The UN is preparing to confront North Korea over its dismal rights record with a key vote this week that could compel Pyongyang to answer to crimes against humanity.
A UN General Assembly committee is to vote tomorrow on a resolution drafted by the EU and Japan condemning human rights abuses in North Korea and calling for a war crimes probe.
While North Korea often features on the roster of resolutions targeting pariah states, the latest text has been the focus of intense diplomacy over provisions that could see the Pyongyang regime in the dock at the International Criminal Court (ICC).
The resolution draws heavily from a UN report released in February that detailed a vast network of prison camps and provided accounts of torture, summary executions and rape, mostly from testimony given by North Korean exiles.
Responsibility for these crimes lies at the highest level of the state, according to the report, which concluded that the atrocities amounted to crimes against humanity.
The landmark report stirred alarm in Pyongyang, which launched a diplomatic offensive to ensure the key provisions urging the UN Security Council to refer Pyongyang to the Hague-based ICC are scrapped.
Rushing to North Korea’s defense, Cuba last week tabled an amendment — that will also be put to a vote — cutting all references to the ICC and instead encouraging cooperation through fact-finding visits and talks with the UN rights office.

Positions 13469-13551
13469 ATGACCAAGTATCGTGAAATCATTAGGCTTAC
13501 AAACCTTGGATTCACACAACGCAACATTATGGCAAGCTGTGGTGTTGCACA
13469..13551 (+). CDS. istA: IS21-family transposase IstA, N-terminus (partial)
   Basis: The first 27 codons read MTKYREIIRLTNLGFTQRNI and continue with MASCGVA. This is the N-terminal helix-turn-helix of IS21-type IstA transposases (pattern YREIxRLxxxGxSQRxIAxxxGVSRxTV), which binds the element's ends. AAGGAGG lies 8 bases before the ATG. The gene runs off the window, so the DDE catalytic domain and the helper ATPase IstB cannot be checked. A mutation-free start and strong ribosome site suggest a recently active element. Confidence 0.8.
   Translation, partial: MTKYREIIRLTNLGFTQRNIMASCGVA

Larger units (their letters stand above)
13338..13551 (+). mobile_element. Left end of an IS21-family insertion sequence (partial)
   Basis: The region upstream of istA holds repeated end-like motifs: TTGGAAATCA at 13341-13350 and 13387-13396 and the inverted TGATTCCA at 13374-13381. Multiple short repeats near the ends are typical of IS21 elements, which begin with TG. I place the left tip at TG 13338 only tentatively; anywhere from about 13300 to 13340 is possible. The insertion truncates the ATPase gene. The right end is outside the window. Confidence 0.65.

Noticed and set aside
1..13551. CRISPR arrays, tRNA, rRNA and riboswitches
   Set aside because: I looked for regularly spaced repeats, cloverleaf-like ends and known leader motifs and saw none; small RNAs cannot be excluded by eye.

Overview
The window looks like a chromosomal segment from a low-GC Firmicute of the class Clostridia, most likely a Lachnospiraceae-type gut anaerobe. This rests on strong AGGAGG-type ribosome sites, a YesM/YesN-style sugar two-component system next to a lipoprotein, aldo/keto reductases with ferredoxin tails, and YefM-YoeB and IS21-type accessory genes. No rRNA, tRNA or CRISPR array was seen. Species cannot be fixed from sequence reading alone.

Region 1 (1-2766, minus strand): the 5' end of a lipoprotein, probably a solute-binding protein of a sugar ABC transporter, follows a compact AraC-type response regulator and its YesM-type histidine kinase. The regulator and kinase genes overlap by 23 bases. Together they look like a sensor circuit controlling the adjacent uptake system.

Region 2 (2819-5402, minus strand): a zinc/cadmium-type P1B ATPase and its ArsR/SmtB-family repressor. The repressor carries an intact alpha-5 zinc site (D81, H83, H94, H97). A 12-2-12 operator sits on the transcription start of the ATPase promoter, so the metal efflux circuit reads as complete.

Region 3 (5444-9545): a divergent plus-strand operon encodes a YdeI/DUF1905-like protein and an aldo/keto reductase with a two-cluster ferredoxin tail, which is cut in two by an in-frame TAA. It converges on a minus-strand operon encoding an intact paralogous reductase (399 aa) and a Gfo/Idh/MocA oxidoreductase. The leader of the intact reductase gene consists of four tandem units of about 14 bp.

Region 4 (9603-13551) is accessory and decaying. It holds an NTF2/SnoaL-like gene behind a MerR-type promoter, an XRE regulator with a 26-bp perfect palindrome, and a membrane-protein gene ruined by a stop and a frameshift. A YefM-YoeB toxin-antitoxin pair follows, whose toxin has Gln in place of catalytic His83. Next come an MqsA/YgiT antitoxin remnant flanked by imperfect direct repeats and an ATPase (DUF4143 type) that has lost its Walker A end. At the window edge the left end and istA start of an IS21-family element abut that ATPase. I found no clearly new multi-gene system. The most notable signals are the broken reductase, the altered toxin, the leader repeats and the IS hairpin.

Diplomats said the Cuba amendment could garner support in particular from African countries that have bristled at the ICC’s focus on African war crimes cases.
To counter Cuba’s move, the EU presented a new text on Friday by the EU with a provision welcoming cooperation on rights with North Korea, but maintaining the call for a probe of crimes against humanity.
Supporters of the EU-Japan text, cosponsored by 48 countries, are hoping for a strong vote of support to push the council into taking action against Pyongyang.
After the vote in the Third Committee, the resolution will go to the General Assembly next month, but it would still remain an open question if the council will follow up on the resolution and refer North Korea to the ICC, with China and Russia expected to oppose such a move.
Pyongyang has made clear that cooperation on rights is conditional on dropping the threat of ICC prosecution outlined in the resolution.
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